Does the application of polyethylene glycol in addition to facial nerve neurorrhaphy improve functional and anatomical outcomes after facial nerve injury?
In this animal experiment, the right facial nerve of 36 rats was cut and immediately repaired using neurorrhaphy with or without the addition of polyethylene glycol. Compared with suture alone, the addition of polyethylene glycol showed no significant benefit in functional outcomes, motoneuron survival, or specificity of regrowth to target at any time points.
The addition of polyethylene glycol to suturing may not be warranted in the surgical repair of facial nerve injury.
Functional and anatomical outcomes after surgical repair of facial nerve injury may be improved with the addition of polyethylene glycol (PEG) to direct suture neurorrhaphy. The application of PEG has shown promise in treating spinal nerve injuries, but its efficacy has not been evaluated in treatment of cranial nerve injuries.
To determine whether PEG in addition to neurorrhaphy can improve functional outcomes and synkinesis after facial nerve injury.
Design, Setting, and Subjects
In this animal experiment, 36 rats underwent right facial nerve transection and neurorrhaphy with addition of PEG. Weekly behavioral scoring was done for 10 rats for 6 weeks and 14 rats for 16 weeks after the operations. In the 16-week study, the buccal branches were labeled and tissue analysis was performed. In the 6-week study, the mandibular and buccal branches were labeled and tissue analysis was performed. Histologic analysis was performed for 10 rats in a 1-week study to assess the association of PEG with axonal continuity and Wallerian degeneration. Six rats served as the uninjured control group. Data were collected from February 8, 2016, through July 10, 2017.
Polyethylene glycol applied to the facial nerve after neurorrhaphy.
Main Outcomes and Measures
Functional recovery was assessed weekly for the 16- and 6-week studies, as well as motoneuron survival, amount of regrowth, specificity of regrowth, and aberrant branching. Short-term effects of PEG were assessed in the 1-week study.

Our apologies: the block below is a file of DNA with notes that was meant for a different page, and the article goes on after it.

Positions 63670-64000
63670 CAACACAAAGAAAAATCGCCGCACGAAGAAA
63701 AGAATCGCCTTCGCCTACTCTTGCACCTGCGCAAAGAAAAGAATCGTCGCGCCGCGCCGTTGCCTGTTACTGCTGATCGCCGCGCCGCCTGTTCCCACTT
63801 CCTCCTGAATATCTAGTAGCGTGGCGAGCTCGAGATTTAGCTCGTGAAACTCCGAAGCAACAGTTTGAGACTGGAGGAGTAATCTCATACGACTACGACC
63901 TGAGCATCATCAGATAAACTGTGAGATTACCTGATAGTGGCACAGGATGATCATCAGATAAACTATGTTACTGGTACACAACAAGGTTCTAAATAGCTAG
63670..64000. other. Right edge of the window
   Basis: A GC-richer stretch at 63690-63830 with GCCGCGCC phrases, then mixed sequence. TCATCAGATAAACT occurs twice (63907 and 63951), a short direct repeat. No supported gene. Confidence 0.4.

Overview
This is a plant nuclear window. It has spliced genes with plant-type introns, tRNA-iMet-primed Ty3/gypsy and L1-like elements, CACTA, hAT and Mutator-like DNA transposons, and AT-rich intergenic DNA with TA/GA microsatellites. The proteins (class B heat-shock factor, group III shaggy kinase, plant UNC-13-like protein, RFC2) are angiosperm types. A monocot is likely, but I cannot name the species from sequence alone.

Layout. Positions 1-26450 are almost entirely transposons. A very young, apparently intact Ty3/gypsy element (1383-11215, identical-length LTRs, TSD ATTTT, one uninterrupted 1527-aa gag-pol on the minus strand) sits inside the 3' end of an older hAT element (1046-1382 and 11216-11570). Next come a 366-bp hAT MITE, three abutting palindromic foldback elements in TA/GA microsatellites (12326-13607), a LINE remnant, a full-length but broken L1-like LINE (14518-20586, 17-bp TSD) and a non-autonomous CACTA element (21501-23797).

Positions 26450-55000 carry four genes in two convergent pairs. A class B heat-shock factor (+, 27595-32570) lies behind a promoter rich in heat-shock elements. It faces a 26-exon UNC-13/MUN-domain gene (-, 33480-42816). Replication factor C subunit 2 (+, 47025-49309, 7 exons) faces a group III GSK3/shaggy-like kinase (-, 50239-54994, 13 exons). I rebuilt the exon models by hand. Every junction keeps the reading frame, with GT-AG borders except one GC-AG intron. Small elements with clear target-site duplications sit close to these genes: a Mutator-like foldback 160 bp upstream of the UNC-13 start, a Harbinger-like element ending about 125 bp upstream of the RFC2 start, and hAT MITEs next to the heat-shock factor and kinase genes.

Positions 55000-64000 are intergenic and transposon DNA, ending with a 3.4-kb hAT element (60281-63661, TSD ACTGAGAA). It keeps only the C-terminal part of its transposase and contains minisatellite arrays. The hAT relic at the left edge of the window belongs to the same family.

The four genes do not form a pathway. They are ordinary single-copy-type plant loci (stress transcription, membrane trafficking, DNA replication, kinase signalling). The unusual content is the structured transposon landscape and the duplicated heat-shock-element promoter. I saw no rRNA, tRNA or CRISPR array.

Among the 40 male rats included in the study, PEG addition to neurorrhaphy showed no functional benefit in eye blink reflex (mean [SEM], 3.57 [0.88] weeks; 95% CI, −2.8 to 1.9 weeks; P = .70) or whisking function (mean [SEM], 4.00 [0.72] weeks; 95% CI, −3.6 to 2.4 weeks; P = .69) compared with suturing alone at 16 weeks. Motoneuron survival was not changed by PEG in the 16-week (mean, 132.1 motoneurons per tissue section; 95% CI, −21.0 to 8.4; P = .13) or 6-week (mean, 131.1 motoneurons per tissue section; 95% CI, −11.0 to 10.0; P = .06) studies. Compared with controls, neither surgical group showed differences in buccal branch regrowth at 16 (36.9 motoneurons per tissue section; 95% CI, −14.5 to 22.0; P = .28) or 6 (36.7 motoneurons per tissue section; 95% CI, −7.8 to 18.5; P = .48) weeks or in the mandibular branch at 6 weeks (25.2 motoneurons per tissue section; 95% CI, −14.5 to 15.5; P = .99). Addition of PEG had no advantage in regrowth specificity compared with suturing alone at 16 weeks (15.3% buccal branch motoneurons with misguided projections; 95% CI, −7.2% to 11.0%; P = .84). After 6 weeks, the number of motoneurons with misguided projections to the mandibular branch showed no advantage of PEG treatment compared with suturing alone (12.1% buccal branch motoneurons with misguided projections; 95% CI, −8.2% to 9.2%; P = .98). In the 1-week study, improved axonal continuity and muscular innervation were not observed in PEG-treated rats.
Conclusions and Relevance
Although PEG has shown efficacy in treating other nervous system injuries, PEG in addition to neurorraphy was not beneficial in a rat model of facial nerve injury. The addition of PEG to suturing may not be warranted in the surgical repair of facial nerve injury.
Level of Evidence
Brown BL, Asante T, Welch HR, et al. Functional and Anatomical Outcomes of Facial Nerve Injury With Application of Polyethylene Glycol in a Rat Model. JAMA Facial Plast Surg. 2019;21(1):61–68. doi:10.1001/jamafacial.2018.0308
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